The U.S. Army Corps of Engineers' involvement in navigation projects dates back to the early days of the United States when rivers and waterways were the primary paths of commerce. The system of rivers, lakes, harbors, and waterways located within the Mobile District remain one of the most important parts of the region's and nation's transportation systems today. The Corps of Engineers maintains them as a safe, reliable, and economically efficient navigation system.
The Mobile District's primary navigation responsibilities include planning, constructing, operating and maintaining navigation channels, locks and dams and dredging to maintain authorized channel depths in harbors and inland waterways. In fulfilling this mission, the district maintains several high profile coastal harbors and inland waterways in the Southeast including deep draft harbors at Mobile, Pascagoula, Gulfport, Pensacola and Panama City as well as high use waterways such as the Gulf Intracoastal Waterway, the Tennessee-Tombigbee Waterway and the Black Warrior-Tombigbee Waterway.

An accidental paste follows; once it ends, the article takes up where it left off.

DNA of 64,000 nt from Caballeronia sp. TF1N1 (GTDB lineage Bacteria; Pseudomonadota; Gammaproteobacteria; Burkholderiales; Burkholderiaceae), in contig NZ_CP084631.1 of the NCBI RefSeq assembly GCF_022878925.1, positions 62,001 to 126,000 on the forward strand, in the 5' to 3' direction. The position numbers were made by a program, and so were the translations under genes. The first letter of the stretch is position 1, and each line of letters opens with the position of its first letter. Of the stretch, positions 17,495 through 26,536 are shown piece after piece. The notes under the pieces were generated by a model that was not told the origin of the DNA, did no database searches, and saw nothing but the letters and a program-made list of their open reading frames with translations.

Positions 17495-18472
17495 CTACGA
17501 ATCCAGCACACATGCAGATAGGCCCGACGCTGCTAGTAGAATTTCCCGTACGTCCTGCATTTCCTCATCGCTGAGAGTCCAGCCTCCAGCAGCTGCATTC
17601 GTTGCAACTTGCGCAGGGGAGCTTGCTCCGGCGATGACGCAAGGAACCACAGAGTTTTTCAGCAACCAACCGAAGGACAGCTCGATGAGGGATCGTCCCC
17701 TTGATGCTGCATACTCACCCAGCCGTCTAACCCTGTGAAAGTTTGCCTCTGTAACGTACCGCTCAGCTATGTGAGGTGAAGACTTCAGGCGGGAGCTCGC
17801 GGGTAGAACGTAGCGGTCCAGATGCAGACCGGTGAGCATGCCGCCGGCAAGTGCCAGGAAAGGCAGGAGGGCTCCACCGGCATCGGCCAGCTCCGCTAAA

Nationally, the Corps operates and maintains 25,000 miles of navigable channels and 196 commercial lock and dam sites and is responsible for ports and waterways in 41 states. In partnership with local port authorities, Corps personnel oversee construction and dredging projects at hundreds of ports and harbors at an average annual cost of nearly $1.5 billion. The Corps of Engineers dredges nearly 300 million cubic yards of material each year to keep the nation's waterways navigable. Much of this dredged material is reused for environmental restoration projects, including the creation of wetlands.